This is a course designed for students enrolled in a high school or college Algebra course who have difficulty with algebraic word problems and want to gain further skills and strategies in how to solve them. As I want to keep the focus on problem solving, I will not cover equation solving from scratch, i.e. assume the student has algebra skills such as equation solving, ability to use distributive property, etc.
The structure of the course is an introduction, followed by a tutorial in translating word problems to mathematical equations. Each lesson from that point covers a specific type of word problem, and the course finishes up with a wrap-up section including more advanced word problems.
Why take this course? I made this course because as a math teacher I have seen many good students hit roadblocks when it comes to solving word problems. I believe it doesn't have to be this way! I believe they can be easy, and even fun (ok maybe the fun part is just the math geek in me, but I do believe it).
The course will take as little or as much time to complete as you need :). The idea is it's there to supplement the traditional Algebra course, not to teach Algebra from scratch, so go at your own pace. If you feel you're good with money-based problems but need a lot of help in motion (rate-time-distance), feel free to skip ahead. Lessons do not depend on previous topics, so they can be viewed in any order, independently or together.
Before we delve into word problems, I feel that it's best to review algebraic expressions, as this will help us "translate" some of the language in word problems into mathematical expressions. I find one of students' biggest difficulties with word problems is going from problem description to equation. Here I will give basic overviews of how to do this.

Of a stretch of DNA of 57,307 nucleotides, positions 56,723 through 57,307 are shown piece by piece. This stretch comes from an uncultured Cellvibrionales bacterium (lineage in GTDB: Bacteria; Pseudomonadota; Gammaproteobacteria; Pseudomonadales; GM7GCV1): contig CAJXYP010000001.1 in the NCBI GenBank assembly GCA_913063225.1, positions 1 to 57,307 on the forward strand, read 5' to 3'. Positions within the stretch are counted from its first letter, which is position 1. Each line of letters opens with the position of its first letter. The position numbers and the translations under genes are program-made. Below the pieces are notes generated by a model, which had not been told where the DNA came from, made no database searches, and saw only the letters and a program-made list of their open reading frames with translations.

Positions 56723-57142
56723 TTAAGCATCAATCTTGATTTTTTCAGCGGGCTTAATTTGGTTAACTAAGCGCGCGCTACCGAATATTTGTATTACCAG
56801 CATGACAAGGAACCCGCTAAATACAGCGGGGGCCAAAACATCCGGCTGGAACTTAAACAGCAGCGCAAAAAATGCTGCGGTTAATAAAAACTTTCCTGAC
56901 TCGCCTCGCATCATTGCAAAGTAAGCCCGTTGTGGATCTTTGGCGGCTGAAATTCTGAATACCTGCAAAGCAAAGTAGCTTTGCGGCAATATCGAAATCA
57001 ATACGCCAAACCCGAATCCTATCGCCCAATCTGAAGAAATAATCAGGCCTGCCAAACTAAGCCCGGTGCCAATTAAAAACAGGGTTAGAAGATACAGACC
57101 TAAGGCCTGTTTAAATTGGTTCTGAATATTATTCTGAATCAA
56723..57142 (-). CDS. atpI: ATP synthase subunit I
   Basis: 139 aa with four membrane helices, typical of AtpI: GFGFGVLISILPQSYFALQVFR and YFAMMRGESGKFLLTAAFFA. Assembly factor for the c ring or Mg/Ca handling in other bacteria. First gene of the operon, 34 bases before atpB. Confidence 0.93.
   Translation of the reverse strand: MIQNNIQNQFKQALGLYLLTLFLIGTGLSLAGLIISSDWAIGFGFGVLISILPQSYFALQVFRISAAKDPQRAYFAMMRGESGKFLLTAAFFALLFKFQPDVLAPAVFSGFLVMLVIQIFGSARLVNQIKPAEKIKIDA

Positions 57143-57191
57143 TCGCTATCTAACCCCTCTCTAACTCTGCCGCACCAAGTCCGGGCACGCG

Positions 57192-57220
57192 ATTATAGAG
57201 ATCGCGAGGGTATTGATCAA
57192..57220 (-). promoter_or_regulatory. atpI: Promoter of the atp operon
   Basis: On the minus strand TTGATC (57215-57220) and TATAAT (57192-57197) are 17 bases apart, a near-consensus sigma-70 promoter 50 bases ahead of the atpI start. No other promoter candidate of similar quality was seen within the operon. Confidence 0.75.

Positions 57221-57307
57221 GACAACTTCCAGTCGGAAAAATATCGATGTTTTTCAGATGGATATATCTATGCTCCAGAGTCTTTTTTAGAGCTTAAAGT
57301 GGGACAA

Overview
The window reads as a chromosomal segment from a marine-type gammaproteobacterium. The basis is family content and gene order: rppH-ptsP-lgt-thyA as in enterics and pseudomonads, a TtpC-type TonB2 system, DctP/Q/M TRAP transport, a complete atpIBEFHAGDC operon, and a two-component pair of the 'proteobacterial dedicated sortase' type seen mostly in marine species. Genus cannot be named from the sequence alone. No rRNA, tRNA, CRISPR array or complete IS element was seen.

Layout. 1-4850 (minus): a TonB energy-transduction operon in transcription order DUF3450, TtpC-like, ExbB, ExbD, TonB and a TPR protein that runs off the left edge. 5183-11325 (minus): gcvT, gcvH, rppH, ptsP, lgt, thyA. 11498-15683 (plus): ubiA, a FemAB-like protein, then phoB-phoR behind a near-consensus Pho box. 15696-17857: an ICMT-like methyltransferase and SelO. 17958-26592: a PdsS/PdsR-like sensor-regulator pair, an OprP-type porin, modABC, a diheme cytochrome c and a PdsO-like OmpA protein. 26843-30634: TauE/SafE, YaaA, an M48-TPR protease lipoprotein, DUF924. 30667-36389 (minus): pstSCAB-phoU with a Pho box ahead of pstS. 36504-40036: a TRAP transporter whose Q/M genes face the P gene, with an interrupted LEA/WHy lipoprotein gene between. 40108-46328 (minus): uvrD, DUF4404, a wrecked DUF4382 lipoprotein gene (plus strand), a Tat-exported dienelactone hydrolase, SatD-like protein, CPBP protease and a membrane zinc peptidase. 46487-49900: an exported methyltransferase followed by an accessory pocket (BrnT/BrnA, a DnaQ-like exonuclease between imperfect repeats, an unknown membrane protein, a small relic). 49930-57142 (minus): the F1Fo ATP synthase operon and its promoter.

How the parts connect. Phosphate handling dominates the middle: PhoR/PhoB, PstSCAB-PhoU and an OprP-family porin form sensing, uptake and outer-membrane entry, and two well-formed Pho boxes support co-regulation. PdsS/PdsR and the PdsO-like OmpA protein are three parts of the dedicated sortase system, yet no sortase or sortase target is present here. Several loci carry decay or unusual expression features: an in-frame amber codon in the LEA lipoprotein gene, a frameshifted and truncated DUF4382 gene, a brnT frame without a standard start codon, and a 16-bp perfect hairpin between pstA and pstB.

Part 1 of Worksheet Solutions for Lesson 2
Part 2 of Worksheet Solutions for Lesson 2
Now that we've gotten more familiar with the algebraic expressions, it's time to "get our feet wet" with some of the more basic types of word problems. No trains leaving the station or two different types of acids yet, just getting comfortable with the basics.
Worksheet Solutions for Lesson 3
Well who doesn't have an "interest" in money, right? Ok, bad pun. But multiple investment problems are very common in algebra courses. We learn how to solve them and see that they're really not so different from the mixture problems coming in Lesson 5.
Continuation of Lecture 4
Continuation of Lecture 4
Worksheet Solutions for Lesson 4
Two different concentrations of acid? Mixed nuts? How many of each type of ticket? Yep, we're on it!
Part 1 of Worksheet Solutions for Lesson 5
Part 2 of Worksheet Solutions for Lesson 5
Well, we come to it at last! Have you ever asked yourself, "Who cares what time Train A left the station?!" Ok I think these are the types students dread the most, and the ones that I've seen the most frustrations with as a teacher. But have faith, you CAN learn to solve these, and arrive at Station B in time to drive to City C, or something like that...
Worksheet Solutions for Lesson 6
If one person can rake a lawn in 3 hours, and her friend can rake a lawn in 2 hours, then how many pancakes will fit on the roof? It's about getting the job done, and here we try to figure out the age old question of how many people it does take to screw in the lightbulb.
Worksheet Solutions for Lesson 7
In this final lesson, we wrap up by revisiting some previous techniques and solving some more advanced word problems, which may be seen in an Algebra II / Intermediate Algebra class.
Worksheet Solutions for Lesson 8 Part 1
I have been teaching College Mathematics and Statistics since 2006. I've taught college math courses ranging from Basic Math and Algebra to Precalculus, Calculus, and Statistics. My core belief is that math is everywhere, and should be accessible to everyone. I never accept the words "I'm just bad at math" because it IS within the reach of everyone!